A 1936 novel by Sinclair Lewis, It Can’t Happen Here, details the story of a populist American politician who rises to the presidency upon a hazy platform of crudely simplistic and fraudulent promises. Following his election, “Buzz” Windrip proceeds to impose authoritarian rule upon the dazed country, complete with a new Praetorian Guard. While few in Donald Trump’s America want to imagine that any such infringements are possible here, it remains worth noting that the German masses of the 1930s were not in any tangible way deviant, different, criminal or unique.
Not at all.
Presently, watching distressingly homogeneous Trump minions chant mindlessly about “opening up America,” winning future wars and garnering global “respect,” it would have been quickly evident to Sinclair Lewis that what had earlier transpired among “normal” people in Europe could also emerge among “normal Americans.” Again, though any such precisely replicating emergence is unlikely, it is hardly unimaginable. While reactionary and white supremacist elements in this country are not apt to become crudely transformational – even with a US president tacitly complicit on their side – the social and political effects could still become extensively far-reaching and frightfully malignant.
Karl Jaspers, the 20th-century philosopher who most rigorously examined questions of German guilt after World War II, also studied the deeper and more generic issues involved. In his modern classic, Reason and Anti-Reason in our Time (1952), Jaspers had already understood that authoritarian leaderships must always depend upon a suitably docile citizenry. This means, inter alia, a body of citizens that deeply loathes mind-challenging problems and routinely seeks the simplest (but not the best) possible answers. As we may readily learn from 20th century history, these represent superficial and skeletal answers that blame one or more of the usual “suspects” and scapegoats for all currently-endured harms.
In the Third Reich, it was principally the Jews and the Bolsheviks.
In Donald Trump’s White House, it is “immigrants” and the “China Virus.”
All such contrived answering has a very specific purpose. This purpose, or critical function of orchestrated scapegoating, is to optimally organize the “faithful;” that is, to stifle any still-inconvenient truths and to provide allegedly needed “protections” from insidious alien forces assembling “at the border.” Always, for President Trump and his chanting minions for “America First,” the enemy is somewhere” at the border.”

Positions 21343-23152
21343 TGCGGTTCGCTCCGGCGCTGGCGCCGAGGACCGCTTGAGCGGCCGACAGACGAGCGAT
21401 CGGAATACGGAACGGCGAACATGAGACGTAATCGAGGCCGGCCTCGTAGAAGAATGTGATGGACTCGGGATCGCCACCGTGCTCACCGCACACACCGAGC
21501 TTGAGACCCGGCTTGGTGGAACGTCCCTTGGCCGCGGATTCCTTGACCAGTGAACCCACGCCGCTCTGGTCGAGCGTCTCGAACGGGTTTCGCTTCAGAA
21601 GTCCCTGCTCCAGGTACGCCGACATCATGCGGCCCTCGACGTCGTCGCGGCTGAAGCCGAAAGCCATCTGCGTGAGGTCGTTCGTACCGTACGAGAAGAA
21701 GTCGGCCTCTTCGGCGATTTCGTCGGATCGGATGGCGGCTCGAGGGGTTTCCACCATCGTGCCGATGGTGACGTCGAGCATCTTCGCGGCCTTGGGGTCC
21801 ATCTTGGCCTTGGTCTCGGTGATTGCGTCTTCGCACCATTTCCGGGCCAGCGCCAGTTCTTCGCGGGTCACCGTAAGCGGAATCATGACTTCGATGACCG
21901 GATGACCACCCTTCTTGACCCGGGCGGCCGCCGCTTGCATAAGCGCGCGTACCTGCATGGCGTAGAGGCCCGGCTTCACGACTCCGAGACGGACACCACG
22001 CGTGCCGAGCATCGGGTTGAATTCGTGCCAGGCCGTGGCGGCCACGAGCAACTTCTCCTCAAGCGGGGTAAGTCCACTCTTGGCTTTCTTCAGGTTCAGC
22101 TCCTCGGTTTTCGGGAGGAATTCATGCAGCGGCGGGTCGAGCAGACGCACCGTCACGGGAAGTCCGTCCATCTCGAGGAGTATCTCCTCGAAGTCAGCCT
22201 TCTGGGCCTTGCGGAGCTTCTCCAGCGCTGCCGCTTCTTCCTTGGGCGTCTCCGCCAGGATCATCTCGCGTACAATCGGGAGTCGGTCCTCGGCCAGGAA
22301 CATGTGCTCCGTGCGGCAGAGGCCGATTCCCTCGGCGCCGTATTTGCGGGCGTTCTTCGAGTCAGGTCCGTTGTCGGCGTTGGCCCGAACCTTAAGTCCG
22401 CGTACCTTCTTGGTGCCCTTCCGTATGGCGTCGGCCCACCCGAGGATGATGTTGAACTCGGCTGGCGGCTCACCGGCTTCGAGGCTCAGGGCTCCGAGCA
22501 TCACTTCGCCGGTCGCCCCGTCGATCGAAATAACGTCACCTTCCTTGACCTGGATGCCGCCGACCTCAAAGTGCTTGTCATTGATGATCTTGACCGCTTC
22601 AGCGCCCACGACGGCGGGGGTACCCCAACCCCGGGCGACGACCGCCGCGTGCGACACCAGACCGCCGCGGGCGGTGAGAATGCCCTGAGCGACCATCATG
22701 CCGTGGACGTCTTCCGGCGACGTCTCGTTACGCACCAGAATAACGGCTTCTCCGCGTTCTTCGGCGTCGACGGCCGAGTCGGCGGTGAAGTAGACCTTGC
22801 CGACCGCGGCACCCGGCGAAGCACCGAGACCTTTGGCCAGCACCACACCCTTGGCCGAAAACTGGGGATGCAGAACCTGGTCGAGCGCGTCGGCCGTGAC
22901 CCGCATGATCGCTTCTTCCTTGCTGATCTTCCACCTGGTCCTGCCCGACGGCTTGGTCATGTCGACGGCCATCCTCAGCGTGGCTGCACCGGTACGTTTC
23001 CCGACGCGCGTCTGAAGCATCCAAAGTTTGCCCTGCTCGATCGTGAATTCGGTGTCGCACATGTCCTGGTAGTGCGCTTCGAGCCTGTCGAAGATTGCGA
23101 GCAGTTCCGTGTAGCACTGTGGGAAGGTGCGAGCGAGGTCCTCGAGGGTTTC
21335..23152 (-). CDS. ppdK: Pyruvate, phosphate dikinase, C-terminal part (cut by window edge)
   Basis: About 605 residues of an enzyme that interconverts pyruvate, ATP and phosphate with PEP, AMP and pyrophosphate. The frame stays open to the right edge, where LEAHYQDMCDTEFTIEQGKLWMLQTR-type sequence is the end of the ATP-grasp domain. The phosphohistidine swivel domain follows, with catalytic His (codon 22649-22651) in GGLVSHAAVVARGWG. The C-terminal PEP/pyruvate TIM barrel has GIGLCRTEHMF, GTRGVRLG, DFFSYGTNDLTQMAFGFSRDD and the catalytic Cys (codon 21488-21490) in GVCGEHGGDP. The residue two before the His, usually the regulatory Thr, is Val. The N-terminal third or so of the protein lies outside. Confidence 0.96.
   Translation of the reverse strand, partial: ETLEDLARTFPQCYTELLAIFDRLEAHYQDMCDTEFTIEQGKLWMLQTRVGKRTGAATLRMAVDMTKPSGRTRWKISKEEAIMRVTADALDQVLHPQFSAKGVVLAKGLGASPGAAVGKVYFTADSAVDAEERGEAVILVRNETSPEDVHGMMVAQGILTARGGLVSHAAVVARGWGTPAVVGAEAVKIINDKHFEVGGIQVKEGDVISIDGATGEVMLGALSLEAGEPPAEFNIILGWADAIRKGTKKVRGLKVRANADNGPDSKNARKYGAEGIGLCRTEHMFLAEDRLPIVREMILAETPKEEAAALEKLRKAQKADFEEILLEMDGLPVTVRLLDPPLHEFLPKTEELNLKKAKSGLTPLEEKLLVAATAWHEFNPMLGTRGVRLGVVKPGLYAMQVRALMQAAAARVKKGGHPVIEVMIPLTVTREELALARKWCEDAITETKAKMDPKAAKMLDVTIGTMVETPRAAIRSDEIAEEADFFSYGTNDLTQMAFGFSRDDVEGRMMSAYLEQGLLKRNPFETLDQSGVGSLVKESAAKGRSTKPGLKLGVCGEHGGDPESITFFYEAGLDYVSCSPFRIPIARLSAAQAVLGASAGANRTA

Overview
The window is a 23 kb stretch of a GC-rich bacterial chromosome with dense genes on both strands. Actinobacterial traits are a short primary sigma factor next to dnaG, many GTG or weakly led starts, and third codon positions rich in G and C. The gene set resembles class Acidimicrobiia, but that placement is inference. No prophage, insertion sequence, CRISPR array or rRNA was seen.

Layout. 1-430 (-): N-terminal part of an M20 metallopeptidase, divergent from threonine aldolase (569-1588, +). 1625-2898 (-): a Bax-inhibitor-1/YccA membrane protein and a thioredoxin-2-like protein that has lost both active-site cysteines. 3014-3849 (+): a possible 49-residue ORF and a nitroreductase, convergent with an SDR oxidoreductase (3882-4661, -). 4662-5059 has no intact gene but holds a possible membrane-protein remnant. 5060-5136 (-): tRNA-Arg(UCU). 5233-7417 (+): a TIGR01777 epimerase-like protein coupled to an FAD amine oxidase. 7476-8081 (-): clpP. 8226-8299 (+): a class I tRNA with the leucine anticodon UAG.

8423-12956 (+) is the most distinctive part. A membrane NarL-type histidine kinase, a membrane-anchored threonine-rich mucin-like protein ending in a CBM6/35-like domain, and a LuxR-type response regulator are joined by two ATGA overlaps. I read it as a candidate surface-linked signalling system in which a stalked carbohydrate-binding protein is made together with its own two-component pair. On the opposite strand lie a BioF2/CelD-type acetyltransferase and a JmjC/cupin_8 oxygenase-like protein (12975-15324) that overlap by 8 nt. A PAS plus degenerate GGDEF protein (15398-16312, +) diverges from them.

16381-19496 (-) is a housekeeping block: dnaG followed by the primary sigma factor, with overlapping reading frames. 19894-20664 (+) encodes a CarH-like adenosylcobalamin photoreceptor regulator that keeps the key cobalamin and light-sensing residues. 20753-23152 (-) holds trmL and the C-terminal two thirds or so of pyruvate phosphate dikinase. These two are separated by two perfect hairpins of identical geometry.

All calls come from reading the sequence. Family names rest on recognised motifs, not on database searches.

Build a fence, and all will be good. Period. All thanks to Jared Kushner and fellow “stable genius” Ivanka.
Almost always, for Donald Trump and his True Believers, the “barbarian” is at the border. Unquestionably, such cartographic insight makes for good politics among those still-considerable Trump minions who chant obediently and (as corollary) strive energetically not to think. In recent months, of course, America has been savaged by disease epidemic, and not by several hundred or several thousand indigent immigrants crossing over from Mexico or Guatemala. Ironically, without these scapegoated immigrants in particular, the American food chain would already have suffered more debilitating supply disruptions.
Sometimes the poet can trump the historian and political scientist. Accordingly, Trump’s crude and longstanding authoritarian tactics are elucidated generically by the Greek poet C.P. Cavafy: “What’s going to happen to us without barbarians?” he once queried. “Those people were a kind of solution.”
Today, the foreseeable goal of expanding anti-reason in Washington is to prevent any still-reasoning Americans from substituting residually clear thought for unquestioned loyalty to the One who calculates from “his own flesh.” Again, for this flagrantly unsteady president, there can never be any good reason to doubt the immutably primal “wisdom” of Joseph Goebbels: “Intellect rots the mind.” And said US President Donald Trump as his apt reciprocal, “I love the poorly educated.”
Now, for Donald Trump, it goes without saying that endlessly mindless spasms of loyalty are vastly more important than any still-calculable measures of authentic truth. Why not? “What the mass once learned to believe without reasons,” inquires Friedrich Nietzsche’s Zarathustra, “who could ever overthrow with reasons?”